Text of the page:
PHOENIX (AP) — Former Arizona Gov. Jan Brewer fought her own Republican party in the state Legislature for months to push through a Medicaid expansion under the Affordable Care Act.
That was three years ago. Now, as an early Donald Trump supporter who has his ear, Brewer hopes one of the pillars of President Barack Obama's health care law can be saved as Trump pushes to dump much of the overhaul.
"I don't know how much of that, and I mean it sincerely, is going to be affected," she told The Associated Press in an interview. She said she's encouraging Trump's administration to look at Arizona's model because it is so cost-effective.
Brewer said the low-income population that the Medicaid expansion was designed to cover was one of the main drivers of the law, and she's not prepared to see that group go without care. Nearly 400,000 Arizonans have gained Medicaid insurance since Brewer's proposal took effect in 2014.
Arizona is one of 31 states that expanded Medicaid, many of them run by Democrats. Republicans have blocked expansion in the remaining 19 states.
Among the GOP-led states that expanded Medicaid, many officials are like Brewer, strong proponents of the program that has brought insurance to about 9 million low-income Americans who can't possibly afford to buy it themselves. Before the expansion, those people had little access to regular health care, and when they got sick, hospitals were forced to treat them without compensation.
States that strongly oppose Medicaid expansion, however, continue to do so.
Mississippi's three top Republican leaders have said consistently for years that they believe the state cannot afford expansion, as have Idaho's GOP leaders.
Florida Gov. Rick Scott called for a complete repeal of Obama's overhaul a week after the Nov. 8 election. Scott has been vague, however, about what should be done about the 20 million Americans who got health insurance through the overhaul, nearly half of them though Medicaid expansion his state rejected.
If he doesn't completely dump the program, Trump will be under pressure to allow changes to it to give states more control.
Current Arizona Gov. Doug Ducey last year proposed a work requirement for healthy Medicaid recipients, premiums and co-pays and a five-year limit on coverage. The Obama administration approved limited co-pays but nixed the work requirement and the five-year limit. Michigan, Indiana and Iowa also have been allowed to charge premiums or fees, but broader changes requested by some states have been rejected.
Vice president-elect Mike Pence told Republican governors meeting in Florida on Nov. 14 that Trump would replace traditional Medicaid funding to states with block grants that "encourage innovation that better delivers health care to eligible residents," according to a statement from the Trump transition team.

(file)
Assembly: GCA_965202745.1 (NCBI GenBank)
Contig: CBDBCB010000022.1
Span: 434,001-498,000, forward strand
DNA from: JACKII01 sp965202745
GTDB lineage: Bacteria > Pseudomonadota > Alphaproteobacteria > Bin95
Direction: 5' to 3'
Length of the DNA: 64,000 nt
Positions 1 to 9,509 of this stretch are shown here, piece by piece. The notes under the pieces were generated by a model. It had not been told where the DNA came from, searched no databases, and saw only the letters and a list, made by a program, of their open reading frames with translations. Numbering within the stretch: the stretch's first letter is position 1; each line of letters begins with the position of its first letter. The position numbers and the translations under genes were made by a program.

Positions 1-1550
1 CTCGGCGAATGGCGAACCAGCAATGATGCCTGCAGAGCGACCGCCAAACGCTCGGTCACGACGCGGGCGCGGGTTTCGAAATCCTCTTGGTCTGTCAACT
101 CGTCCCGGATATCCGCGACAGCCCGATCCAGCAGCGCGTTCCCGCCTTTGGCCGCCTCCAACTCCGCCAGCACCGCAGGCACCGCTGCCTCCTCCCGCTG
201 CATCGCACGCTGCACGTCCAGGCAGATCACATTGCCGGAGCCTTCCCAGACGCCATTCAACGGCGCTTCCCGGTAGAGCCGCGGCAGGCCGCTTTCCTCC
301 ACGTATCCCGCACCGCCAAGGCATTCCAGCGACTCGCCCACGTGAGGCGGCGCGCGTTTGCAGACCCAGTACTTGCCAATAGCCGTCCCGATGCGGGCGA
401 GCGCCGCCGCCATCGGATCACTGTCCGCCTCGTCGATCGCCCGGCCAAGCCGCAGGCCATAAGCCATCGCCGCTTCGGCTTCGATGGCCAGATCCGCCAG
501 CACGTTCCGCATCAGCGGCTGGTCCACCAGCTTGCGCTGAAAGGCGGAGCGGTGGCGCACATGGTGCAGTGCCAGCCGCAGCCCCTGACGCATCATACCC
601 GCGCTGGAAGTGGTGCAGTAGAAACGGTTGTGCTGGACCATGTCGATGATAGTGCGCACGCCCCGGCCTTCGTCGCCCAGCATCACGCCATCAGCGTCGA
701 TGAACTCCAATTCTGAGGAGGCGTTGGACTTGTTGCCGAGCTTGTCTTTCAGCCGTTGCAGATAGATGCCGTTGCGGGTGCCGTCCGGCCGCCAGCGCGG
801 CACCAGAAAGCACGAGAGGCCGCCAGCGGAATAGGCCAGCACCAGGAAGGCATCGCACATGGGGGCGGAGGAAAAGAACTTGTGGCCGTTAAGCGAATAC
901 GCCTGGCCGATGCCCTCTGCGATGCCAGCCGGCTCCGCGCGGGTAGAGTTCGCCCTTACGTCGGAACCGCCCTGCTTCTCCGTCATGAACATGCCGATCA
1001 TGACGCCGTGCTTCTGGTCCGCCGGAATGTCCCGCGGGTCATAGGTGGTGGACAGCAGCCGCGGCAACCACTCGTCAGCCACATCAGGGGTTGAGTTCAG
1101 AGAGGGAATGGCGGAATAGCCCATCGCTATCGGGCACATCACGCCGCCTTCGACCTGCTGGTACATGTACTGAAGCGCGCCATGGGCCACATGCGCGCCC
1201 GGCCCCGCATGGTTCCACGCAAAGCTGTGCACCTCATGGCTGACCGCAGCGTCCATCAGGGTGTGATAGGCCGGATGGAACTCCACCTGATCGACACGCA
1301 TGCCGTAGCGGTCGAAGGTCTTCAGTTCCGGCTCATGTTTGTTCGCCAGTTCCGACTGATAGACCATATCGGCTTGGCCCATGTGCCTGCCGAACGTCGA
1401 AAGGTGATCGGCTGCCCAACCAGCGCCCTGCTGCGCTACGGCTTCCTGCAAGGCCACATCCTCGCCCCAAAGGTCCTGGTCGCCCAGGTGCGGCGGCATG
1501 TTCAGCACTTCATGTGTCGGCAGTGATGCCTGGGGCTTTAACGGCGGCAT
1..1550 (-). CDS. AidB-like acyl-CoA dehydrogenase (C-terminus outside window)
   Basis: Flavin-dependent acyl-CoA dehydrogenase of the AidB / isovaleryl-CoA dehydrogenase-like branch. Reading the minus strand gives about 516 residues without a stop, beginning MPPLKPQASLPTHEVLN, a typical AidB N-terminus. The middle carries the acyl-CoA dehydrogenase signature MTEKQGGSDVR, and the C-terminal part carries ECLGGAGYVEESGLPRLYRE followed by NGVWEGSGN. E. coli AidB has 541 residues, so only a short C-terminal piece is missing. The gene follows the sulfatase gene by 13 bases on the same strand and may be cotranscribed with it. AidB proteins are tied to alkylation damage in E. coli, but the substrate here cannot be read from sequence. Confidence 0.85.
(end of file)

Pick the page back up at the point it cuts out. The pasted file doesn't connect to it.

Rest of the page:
Pence, Indiana's governor, expanded Medicaid in his state but got waivers from the Obama administration to implement plans that kick healthy people off the program for six months if they fail to pay premiums.
Arkansas Gov. Asa Hutchinson said he hopes Trump's election means the state will have more flexibility in how it spends Medicaid money. More than 300,000 people are enrolled in the state's hybrid Medicaid expansion, which uses federal expansion money to buy private insurance for low-income residents.
"This election means we're going to have an administration that wants to give more flexibility to the states," Hutchinson, a Republican, said recently. "So this is good news in our ability to get waivers to implement the reform we want in terms of work requirements, in terms of cost-sharing, in terms of other elements of reform that encourages employer-based insurance."
Hutchinson stopped short of saying whether he'd like some form of coverage for those on the expanded Medicaid program to continue if Trump and congressional Republicans repeal the Affordable Care Act.
But Ducey, Arizona's governor, said recently the discussion is "not only about repeal but replace."
"We want to see all of our citizens have access to affordable health care," Ducey told reporters in response to a question about the future of Medicaid expansion. "That was the objective. That's not where we are. We've got a new president and a new Congress, and a fresh start."
A spokesman for Republican Michigan Gov. Rick Snyder said he plans to work with the new administration to tout the successes and advantages of his state's Medicaid expansion.
"How we continue that success is important, and he's willing to discuss how to do that with anyone who has other ideas to consider," Ari Adler said.
As for Arizona's former governor, she said her state's Medicaid program is among the nation's best in terms of costs and provider choice. The program contracts with private insurers to provide care on a per-patient basis.
"I don't know how you could deliver that population any more services better, more cheaply, than what we've already done here," Brewer said.
Associated Press writers David Eggert in Lansing, Michigan, Gary Fineout in Orlando, Florida, and Andrew DeMillo in Little Rock, Arkansas contributed to this report.